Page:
13 should be notified when a facility receives written notice of a claim. The insurance carrier will generally assign a claims adjuster to conduct a preliminary fact investigation and to try to resolve the claim, if possible, prior to litigation. If the claim is not resolved, the insurance carrier should retain legal counsel to represent the facility and covered personnel. Many insureds do not understand their rights with regard to legal representation. Although the terms of policies vary as to the amount of influence afforded to the insured in choosing legal counsel, the client should insist on competent legal counsel knowledgeable in defense of nursing home torts. XIII. DEFENSES TO LIABILITY : A. Demonstrate that despite resident's injury, facility was in compliance with state standards. B. Intentional physical abuse: 1. By nursing home staff a) Demonstrate management had no prior knowledge; b) Demonstrate staff had no history of abuse; c) Show that staff had received training and instructions not to abuse residents; d) Demonstrate that facility followed all appropriate procedures upon learning abuse had occurred. C. Wandering. 1. Show that patient had no prior history of wandering, if applicable; 2. Show that facility had taken precautions against wandering that comply with reasonable standard of care: a) Had installed alarm system that was in good working order; b) Had patient monitoring devices that triggered exit alarms; c) On Alzheimer's units - had coded exit panel; d) Had recognized potential for wandering in care plan and implemented appropriate responsive action; e) Had alerted staff potential for wandering and trained staff to keep a particular lookout for wanderers; and f) Had checked residents whereabouts on a routine basis and had notified facility management immediately when patient could not be located. D. Development of decubitus ulcers. 1. Establish that due to resident's condition development of decubitus ulcers was unavoidable. This should be established both by documentation in the patient's medical record and by expert testimony. 2. Establish that facility was engaging in all appropriate preventative measures: a) That potential for skin breakdown was addressed in care plan; b) That patient was properly hydrated, preferably through recorded intake and output documentation; c) That patient was receiving adequate nutrition through recorded meal and supplement intake and/or tubefeeding intake;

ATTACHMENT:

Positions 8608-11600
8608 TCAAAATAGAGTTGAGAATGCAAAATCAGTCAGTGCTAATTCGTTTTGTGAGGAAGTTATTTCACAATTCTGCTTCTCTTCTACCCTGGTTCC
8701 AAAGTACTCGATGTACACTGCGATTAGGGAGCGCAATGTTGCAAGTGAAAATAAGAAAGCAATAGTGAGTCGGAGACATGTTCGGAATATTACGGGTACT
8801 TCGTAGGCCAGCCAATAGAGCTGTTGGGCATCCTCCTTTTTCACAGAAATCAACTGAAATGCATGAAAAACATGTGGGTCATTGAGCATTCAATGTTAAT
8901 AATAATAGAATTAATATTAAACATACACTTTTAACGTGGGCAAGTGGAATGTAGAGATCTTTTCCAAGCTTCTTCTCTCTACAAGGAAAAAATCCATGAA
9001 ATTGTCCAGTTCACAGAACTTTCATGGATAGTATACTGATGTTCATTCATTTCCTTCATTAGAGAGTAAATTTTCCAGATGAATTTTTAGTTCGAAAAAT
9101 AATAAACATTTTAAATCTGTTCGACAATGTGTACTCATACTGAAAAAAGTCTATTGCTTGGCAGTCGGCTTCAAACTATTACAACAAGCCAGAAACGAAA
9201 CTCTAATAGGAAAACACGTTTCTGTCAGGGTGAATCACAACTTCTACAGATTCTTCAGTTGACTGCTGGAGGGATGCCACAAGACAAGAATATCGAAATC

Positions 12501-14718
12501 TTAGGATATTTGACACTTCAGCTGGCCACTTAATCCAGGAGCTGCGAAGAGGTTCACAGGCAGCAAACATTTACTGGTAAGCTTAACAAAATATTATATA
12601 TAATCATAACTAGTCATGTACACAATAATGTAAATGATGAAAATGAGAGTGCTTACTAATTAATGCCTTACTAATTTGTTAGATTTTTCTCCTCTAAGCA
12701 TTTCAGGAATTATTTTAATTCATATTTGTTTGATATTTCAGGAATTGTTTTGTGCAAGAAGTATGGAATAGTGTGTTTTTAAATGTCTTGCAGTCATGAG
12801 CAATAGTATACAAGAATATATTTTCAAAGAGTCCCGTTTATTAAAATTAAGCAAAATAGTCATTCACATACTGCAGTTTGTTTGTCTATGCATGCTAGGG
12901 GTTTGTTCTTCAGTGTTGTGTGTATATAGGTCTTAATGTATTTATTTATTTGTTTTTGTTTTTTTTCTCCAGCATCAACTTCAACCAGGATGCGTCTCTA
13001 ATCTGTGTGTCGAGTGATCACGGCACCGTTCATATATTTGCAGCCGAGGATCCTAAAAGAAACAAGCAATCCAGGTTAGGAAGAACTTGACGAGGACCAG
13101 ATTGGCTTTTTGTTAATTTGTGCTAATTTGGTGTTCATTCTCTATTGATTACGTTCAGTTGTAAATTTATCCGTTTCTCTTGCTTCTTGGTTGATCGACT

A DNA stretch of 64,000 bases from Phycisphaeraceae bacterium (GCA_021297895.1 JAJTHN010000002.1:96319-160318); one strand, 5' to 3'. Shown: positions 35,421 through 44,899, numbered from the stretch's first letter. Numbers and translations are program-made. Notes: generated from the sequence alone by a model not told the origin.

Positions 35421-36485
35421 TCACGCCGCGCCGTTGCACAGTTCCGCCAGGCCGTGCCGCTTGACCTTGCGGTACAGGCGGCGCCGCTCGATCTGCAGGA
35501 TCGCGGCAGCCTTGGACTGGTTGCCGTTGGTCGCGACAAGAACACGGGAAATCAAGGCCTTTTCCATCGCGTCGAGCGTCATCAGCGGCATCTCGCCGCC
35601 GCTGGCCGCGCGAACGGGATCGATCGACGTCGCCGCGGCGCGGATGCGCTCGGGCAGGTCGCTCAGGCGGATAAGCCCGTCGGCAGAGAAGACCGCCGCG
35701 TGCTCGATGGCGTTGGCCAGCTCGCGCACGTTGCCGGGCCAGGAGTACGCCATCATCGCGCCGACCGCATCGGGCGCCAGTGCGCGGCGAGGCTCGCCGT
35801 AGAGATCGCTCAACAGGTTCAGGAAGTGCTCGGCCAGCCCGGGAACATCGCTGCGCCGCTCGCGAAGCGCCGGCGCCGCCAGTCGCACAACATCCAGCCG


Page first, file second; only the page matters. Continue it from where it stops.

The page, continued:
14 d) That resident was turned and repositioned every two hours or more frequently if ordered; e) That resident was provided appropriate protective devices including eggcrate mattresses, heal and elbow protectors, etc. f) That resident received skin treatments such as lotion application to prevent dryness and breakdown. g) That resident was changed and cleaned after an incontinent episode at least every two hours. h) That resident's skin breakdowns were immediately reported to nursing staff. That nursing staff assessed that patient's skin condition on a regular basis for signs of breakdown, that breakdowns were reported to physicians within a reasonable period and were receiving treatment as ordered. That treatment's ineffectiveness was promptly reported to physician to receive new treatment orders. E. Falls/Fractures/Skin Tears. 1. Establish that if resident had tendency for falls or skin tears, it was addressed in care plan. 2. That reasonable procedures were used to prevent falls while still allowing the resident the least restrictive environment. 3. That generally restraints are prohibited except as necessitated by the resident's medical condition. 4. That the resident did not have physician orders for restraints. 5. That the resident did not have family permission for restraints. 6. That the resident was receiving adequate assistance from facility staff in transferring when the accident occurred. 7. That if the fall was caused by an equipment malfunction, the equipment was properly maintained and had no prior history of malfunction. 8. Establish appropriate standard of care for resident through expert testimony in rebuttal to higher standard sought by plaintiff. F. Injury due to use of restraints. 1. Establish that restraints were properly ordered for patient's condition or personal safety; 2. Establish that restraints were checked and released on a regularly scheduled basis; 3. Establish that restraints were properly applied, if possible; 4. Establish that staff were trained in proper application of restraints; 5. Establish that need for restraints is addressed in care plan and authorized by family; and 6. Establish through expert testimony that even properly applied restraints can cause injury if patient loosens restraints through movement. G. Additional Defense Theories. 1. Statute of Limitations. Statutes of limitations vary between states for medical malpractice and wrongful death claims. In Texas there is a two year statute of limitations on health care liability claims. The two years runs from the date of the occurrence of the injury or from the date that the health care treatment that is the subject of the claim